For anyone who might have missed the memo, the Brisbane City Council is planning to build a three part zipline attraction at Mount Coot-tha. The project is supposed to commence construction later this year and will comprise of a Treetop Canopy Walk, a six line ‘Mega Zip’ and an Indigenous ‘Cultural Heritage Tour’ with a suspension bridge.
Over the past few months, local residents and community organisers have been joining forces to raise some serious concerns about the proposed project. My office has been listening to these concerns, helping to liase with State Government and Local Council officials, and helping to facilitate community action.
One of the greatest concerns expressed by residents is the almost complete lack of community consultation by Council. The only consultation so far has been just 4 information sessions, over 10 days, after the tender for the project had been awarded. Yet, community members have a lot to say when it comes to the zipline. In March, our office helped to coordinate a community form that was attended by well over 100 passionate locals. It was a refreshing change to have this discussion, where they could express their concerns and raise their questions in earnest, with both Council representatives and the preferred tenderer in attendance.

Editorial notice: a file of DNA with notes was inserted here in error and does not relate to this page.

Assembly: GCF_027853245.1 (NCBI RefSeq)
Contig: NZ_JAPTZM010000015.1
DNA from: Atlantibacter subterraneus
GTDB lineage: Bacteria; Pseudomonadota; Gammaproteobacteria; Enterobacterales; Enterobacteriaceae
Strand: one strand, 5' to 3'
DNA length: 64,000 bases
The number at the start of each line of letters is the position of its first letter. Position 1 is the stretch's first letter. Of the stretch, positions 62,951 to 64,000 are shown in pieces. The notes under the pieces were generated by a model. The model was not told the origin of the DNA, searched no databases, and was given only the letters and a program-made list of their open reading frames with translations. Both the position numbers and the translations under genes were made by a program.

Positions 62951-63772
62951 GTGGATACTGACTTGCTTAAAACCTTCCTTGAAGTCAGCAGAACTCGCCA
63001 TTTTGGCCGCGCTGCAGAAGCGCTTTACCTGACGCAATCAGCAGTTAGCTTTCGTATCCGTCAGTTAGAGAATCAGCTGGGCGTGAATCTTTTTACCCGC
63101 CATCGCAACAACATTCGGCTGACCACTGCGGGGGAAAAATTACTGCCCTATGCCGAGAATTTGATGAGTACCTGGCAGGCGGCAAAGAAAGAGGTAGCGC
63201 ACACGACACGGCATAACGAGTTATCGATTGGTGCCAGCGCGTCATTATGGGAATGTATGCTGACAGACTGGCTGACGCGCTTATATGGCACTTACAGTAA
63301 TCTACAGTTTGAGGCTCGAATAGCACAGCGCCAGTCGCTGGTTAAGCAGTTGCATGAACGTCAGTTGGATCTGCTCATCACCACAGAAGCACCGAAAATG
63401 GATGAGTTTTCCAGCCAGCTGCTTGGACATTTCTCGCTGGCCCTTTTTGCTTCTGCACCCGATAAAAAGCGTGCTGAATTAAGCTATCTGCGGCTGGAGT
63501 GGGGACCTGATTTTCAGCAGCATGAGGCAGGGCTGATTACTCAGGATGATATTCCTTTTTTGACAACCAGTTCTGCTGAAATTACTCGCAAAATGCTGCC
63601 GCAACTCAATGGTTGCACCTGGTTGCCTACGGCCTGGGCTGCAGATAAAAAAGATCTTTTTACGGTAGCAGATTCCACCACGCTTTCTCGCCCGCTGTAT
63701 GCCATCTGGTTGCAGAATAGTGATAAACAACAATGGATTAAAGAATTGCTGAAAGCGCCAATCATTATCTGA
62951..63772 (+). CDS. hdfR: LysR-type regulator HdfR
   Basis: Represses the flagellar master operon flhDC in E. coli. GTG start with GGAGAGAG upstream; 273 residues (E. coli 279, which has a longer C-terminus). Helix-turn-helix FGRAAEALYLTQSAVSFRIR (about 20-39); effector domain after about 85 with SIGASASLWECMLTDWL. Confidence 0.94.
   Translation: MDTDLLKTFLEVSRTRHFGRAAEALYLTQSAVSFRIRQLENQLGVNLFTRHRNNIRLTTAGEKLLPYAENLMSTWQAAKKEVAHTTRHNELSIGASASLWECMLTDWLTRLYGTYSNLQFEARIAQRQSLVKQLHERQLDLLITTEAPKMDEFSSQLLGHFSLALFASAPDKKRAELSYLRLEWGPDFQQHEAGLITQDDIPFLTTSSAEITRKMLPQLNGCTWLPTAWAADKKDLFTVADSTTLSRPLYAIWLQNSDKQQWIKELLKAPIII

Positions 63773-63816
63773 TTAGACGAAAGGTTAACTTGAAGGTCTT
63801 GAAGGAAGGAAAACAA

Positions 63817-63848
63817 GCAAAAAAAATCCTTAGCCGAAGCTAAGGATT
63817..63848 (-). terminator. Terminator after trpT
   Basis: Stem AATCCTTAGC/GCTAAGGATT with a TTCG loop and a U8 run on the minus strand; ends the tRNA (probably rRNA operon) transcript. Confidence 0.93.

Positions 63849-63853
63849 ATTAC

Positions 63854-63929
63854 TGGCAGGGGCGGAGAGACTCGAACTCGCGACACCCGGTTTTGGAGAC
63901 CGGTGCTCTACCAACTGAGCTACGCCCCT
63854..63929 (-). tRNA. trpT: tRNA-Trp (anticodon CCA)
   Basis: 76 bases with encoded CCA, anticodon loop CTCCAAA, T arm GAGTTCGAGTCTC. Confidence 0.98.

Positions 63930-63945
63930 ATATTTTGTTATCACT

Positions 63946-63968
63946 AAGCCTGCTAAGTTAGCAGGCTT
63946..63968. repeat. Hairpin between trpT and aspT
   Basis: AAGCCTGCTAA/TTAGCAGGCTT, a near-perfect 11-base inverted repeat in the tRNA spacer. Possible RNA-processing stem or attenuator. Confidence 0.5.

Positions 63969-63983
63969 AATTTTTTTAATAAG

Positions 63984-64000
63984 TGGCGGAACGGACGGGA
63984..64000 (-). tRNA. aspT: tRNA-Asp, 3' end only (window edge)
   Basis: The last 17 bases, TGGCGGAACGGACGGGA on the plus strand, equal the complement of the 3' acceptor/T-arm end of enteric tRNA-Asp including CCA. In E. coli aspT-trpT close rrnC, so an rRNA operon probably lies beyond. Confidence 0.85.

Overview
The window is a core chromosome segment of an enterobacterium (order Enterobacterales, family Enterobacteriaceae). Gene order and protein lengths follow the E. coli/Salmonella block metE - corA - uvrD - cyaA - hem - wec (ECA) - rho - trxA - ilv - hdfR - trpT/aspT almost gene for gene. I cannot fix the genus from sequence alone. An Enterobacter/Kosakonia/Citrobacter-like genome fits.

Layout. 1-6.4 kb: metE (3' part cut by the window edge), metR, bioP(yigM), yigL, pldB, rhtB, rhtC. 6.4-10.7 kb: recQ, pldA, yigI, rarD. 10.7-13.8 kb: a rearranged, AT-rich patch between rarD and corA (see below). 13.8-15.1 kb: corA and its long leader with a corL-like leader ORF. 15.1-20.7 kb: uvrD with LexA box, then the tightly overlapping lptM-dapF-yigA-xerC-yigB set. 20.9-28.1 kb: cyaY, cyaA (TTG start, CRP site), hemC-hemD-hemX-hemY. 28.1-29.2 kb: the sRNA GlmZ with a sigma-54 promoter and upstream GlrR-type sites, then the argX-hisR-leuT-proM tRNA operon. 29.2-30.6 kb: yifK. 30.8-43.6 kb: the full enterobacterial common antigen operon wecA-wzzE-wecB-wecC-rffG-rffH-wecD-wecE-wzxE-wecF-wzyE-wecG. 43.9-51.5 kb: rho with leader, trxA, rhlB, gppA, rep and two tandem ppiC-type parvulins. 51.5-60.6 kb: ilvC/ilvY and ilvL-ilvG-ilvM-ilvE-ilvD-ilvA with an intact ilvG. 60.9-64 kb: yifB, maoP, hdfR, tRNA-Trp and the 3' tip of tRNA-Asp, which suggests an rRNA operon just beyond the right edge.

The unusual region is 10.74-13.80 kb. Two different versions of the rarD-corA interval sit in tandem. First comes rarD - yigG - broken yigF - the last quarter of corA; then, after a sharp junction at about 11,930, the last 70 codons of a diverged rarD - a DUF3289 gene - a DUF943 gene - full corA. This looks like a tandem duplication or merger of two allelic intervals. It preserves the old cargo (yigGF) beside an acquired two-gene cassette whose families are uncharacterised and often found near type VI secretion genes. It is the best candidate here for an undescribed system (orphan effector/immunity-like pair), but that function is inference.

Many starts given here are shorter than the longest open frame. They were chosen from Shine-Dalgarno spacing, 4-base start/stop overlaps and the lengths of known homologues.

Community members and experts are concerned with many aspects of the proposal. There are significant concerns over the impacts the project would have on the wildlife and ecosystems on the mountain, especially given the the lack of sufficient environmental assessment being undertaken by Council. Another significant issue is the threat of bushfires in the region, and the risks associated with erosion and deforestation, especially as we see the impacts of climate change intensify. Many community members have raised concerns about the potential conflicts of interest, given that Council is both the proponent and the assessment manager. Fundamentally, a core objection to the project is over turning this communal, shared green space into a privatised and commercialised venture, that will cost over $100 to ride, and may indeed change the inherent character of the Mountain and the Botanic Gardens.
There is a big population of locals who have serious concerns about the project. There is a pervasive misapprehension that it is already too late to have a say or to make any significant impact on the development proposal. Yet in actuality, a development application is yet to be submitted, and the time for community members to present submission is ahead of us.
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